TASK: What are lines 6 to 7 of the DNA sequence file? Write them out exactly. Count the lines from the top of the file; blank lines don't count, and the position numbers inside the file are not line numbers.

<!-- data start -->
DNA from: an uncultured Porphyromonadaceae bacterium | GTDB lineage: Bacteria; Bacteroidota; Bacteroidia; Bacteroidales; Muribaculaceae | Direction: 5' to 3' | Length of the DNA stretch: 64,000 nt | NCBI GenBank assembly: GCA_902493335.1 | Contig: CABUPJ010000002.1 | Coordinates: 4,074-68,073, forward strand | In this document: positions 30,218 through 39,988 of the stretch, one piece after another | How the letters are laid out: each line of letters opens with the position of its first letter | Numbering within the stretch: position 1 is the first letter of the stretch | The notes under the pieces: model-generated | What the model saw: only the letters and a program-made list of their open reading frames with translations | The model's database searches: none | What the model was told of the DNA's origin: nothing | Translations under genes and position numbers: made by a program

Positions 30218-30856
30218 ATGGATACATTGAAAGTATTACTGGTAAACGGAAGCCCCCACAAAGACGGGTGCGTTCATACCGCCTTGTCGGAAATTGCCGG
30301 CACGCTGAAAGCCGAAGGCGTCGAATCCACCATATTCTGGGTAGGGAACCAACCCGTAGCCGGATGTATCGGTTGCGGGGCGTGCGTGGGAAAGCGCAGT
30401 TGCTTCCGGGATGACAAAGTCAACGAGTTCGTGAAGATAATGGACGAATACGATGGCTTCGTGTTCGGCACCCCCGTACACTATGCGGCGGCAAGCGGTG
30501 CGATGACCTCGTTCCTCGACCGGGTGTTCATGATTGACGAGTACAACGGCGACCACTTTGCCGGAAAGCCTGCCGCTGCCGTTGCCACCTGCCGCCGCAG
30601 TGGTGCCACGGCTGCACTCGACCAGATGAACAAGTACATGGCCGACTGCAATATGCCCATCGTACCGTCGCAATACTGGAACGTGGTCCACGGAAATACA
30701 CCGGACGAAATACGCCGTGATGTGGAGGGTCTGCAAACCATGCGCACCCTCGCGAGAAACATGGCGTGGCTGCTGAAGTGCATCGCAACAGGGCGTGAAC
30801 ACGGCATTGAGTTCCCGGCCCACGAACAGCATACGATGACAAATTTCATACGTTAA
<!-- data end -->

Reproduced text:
30501 CGATGACCTCGTTCCTCGACCGGGTGTTCATGATTGACGAGTACAACGGCGACCACTTTGCCGGAAAGCCTGCCGCTGCCGTTGCCACCTGCCGCCGCAG
30601 TGGTGCCACGGCTGCACTCGACCAGATGAACAAGTACATGGCCGACTGCAATATGCCCATCGTACCGTCGCAATACTGGAACGTGGTCCACGGAAATACA